Risk management is all about deliberately tackling uncertainties that could impede the achievement of the strategic objectives. To provide a picture of risk management at NS, this chapter looks at risk appetite, the organisation of risk management and the key risks.
Risk appetite and risk tolerance
The risk appetite and risk management we are aiming for in six risk themes at NS can be found in what are called the ‘risk appetite statements’. Each risk theme is linked to specific performance indicators with a quantitative bandwidth. Every year, the Executive Board evaluates and, if necessary, adjusts the risk appetite in each theme.
Explanation, NS accepts
Zero or minimal deviations from safety objectives
Zero or minimal deviations from integrity & compliance objectives
Zero or minimal deviations from operational objectives and franchise KPIs
Zero or minimal deviations from financial objectives
Zero or minimal deviations from reputation objectives
Wider deviations from sustainability objectives
There are quarterly assessments and reports showing whether the NS-wide risk profile is still in line with the risk appetite. These reports show the risk profile for each theme in comparison with the defined risk appetite and the key (group-wide) risks that are monitored by the Executive and Supervisory Boards.
Organisation of risk management
It is important for NS that the risk management system operates properly. To ensure permanent integral management of risks, risk management must move along with internal and external developments. In 2019, NS focused on improving the risk management process by quantifying the risks and incorporating them explicitly into the planning schedules and analyses.
NS uses probabilistic planning schedules and analyses to present a realistic picture of the future impact of uncertainties and risks, so as to gain better insight into the reliability of project-related plans, policy choices and risk budgets. This helps us to make better decisions. This approach was applied in several business units over the course of 2019, and will be rolled out more widely within NS in the year ahead. In addition, we worked on embedding Business Continuity Management in the organisation, and established a collaboration with ProRail for that purpose.
Risk governance at NS has been set up using the ‘three lines of defence’ model. The guiding principle in this model is that the first line of defence (the operational business) is responsible for the management of the risks by embedding this properly in processes and clearly assigning responsibilities. The second line of defence, which involves the NS Risk department, provides support and advice and makes sure that line managers are fulfilling their responsibilities as intended. The third line of defence, involving the Internal Audit department, carries out independent checks to make sure that the risk management and internal control system is working properly.
In 2019, NS Risk continued its collaboration with various departments within the risk management function, including Integrity & Compliance, Cybersecurity and Legal. We jointly assess proposed policies and new investments, and advise the Executive Board. Additionally, we collaborate on a range of NS-wide risk analyses, taking stock of, prioritising and assigning responsibilities for risks in, for example, the cybersecurity domain.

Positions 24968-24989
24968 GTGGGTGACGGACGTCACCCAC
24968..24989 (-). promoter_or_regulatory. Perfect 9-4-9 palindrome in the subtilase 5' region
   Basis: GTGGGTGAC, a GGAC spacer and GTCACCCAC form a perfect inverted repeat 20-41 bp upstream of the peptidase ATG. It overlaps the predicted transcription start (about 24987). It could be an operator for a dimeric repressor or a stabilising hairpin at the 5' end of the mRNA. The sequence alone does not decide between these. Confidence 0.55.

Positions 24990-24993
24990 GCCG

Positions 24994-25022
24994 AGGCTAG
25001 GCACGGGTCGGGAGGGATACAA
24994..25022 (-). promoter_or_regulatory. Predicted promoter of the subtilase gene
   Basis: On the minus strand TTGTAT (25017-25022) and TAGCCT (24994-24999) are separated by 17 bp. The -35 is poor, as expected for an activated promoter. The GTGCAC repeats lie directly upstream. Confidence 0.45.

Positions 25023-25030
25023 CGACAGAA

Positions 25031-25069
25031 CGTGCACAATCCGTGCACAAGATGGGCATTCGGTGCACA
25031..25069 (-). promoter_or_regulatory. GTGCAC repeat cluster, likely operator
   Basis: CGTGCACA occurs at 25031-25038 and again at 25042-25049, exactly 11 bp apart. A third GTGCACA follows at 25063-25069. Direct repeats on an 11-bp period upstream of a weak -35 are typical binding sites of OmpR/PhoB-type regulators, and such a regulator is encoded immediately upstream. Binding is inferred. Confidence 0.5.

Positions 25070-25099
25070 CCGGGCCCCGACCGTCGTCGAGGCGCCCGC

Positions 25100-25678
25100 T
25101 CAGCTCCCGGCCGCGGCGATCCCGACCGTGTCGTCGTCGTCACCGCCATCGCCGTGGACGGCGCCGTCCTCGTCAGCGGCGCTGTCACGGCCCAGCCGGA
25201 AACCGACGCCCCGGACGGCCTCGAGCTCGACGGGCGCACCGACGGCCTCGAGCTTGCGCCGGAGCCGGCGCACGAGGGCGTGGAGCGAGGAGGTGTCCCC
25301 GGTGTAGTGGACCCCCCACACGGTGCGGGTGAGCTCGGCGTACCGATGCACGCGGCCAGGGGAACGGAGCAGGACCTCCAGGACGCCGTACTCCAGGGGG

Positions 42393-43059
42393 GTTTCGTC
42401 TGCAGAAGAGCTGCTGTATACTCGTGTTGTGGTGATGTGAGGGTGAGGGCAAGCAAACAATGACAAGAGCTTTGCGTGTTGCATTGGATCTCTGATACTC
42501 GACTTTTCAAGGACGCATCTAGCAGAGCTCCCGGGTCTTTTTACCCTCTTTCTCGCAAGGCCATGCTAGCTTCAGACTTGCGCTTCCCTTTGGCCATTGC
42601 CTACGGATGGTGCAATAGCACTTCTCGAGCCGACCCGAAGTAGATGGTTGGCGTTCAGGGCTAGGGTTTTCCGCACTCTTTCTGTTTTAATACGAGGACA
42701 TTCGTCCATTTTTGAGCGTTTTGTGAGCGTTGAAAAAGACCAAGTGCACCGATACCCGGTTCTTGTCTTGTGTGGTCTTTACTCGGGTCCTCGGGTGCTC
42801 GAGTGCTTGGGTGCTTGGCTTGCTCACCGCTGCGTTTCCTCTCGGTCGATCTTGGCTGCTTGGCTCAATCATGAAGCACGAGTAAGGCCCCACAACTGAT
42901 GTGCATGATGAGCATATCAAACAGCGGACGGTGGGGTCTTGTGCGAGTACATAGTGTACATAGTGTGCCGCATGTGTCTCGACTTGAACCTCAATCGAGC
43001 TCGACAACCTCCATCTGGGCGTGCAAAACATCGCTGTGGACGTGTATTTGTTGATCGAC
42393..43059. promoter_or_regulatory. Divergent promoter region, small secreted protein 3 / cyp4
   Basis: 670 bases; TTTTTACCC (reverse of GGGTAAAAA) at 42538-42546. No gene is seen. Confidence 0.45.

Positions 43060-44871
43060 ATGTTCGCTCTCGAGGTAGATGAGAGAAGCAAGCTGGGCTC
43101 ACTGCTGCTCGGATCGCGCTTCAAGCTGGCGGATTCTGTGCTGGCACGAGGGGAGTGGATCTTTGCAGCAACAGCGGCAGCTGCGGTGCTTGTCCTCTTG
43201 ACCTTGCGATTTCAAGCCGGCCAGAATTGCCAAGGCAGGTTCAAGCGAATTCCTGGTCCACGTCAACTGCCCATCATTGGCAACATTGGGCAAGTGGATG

In order to be demonstrably in control of key processes and systems, in 2019 NS continued work on the Internal Control Framework: a uniform system for documenting and monitoring processes/systems, the associated risks, and control measures and how they work.
The Risk department aims to set up integrated risk management together with specialists from the operational business, and to perform systematic risk assessments (by weighing risks up against the risk appetite). Integrated risk management consists of three pillars:
actively supporting and supervising the management's efforts to take stock of and mitigate risks, for example through risk assessments;
weighing up the risks during decision-making;
analysing incidents that arose from deficiencies in risk management to learn from the mistakes made.
This ensures stronger control as it will help NS to detect potential issues or opportunities at an early stage and make targeted and proactive changes in response. We determine the degree of support by the second line of defence in these processes on the basis of a risk assessment that is made beforehand.
Recording and reporting
Identified risks, including the risk owners, have been recorded in risk registers and assigned quantitative scores using a single, uniform risk matrix. Once a quarter, NS reports the main risks for each business unit and discusses them in the Executive Board as part of the planning and control cycle. We immediately report any risks that fall outside our risk appetite and escalate them where necessary. The Executive Board reports on and renders account for the risk management and internal control system to the Supervisory Board after discussing it in the Risk and Audit Committee.
Risk management is an issue that concerns us all, as it is part and parcel of our daily operations. Awareness of the work of the Risk team is growing within NS; colleagues from all departments and units know where to find the team, supported where necessary by NS Risk.
NS Risk provides risk management training programmes to enable colleagues to tackle risk management issues themselves. A syllabus with instructions for staff on how to carry out the risk management process themselves will become available in 2020.
NS Risk is an independent unit that is also an integral part of NS. It informs, challenges, takes stands and provides both solicited and unsolicited advice based on its knowledge of NS and without judging. The department helps come up with solutions that do justice to the various interests and help NS implement its strategy.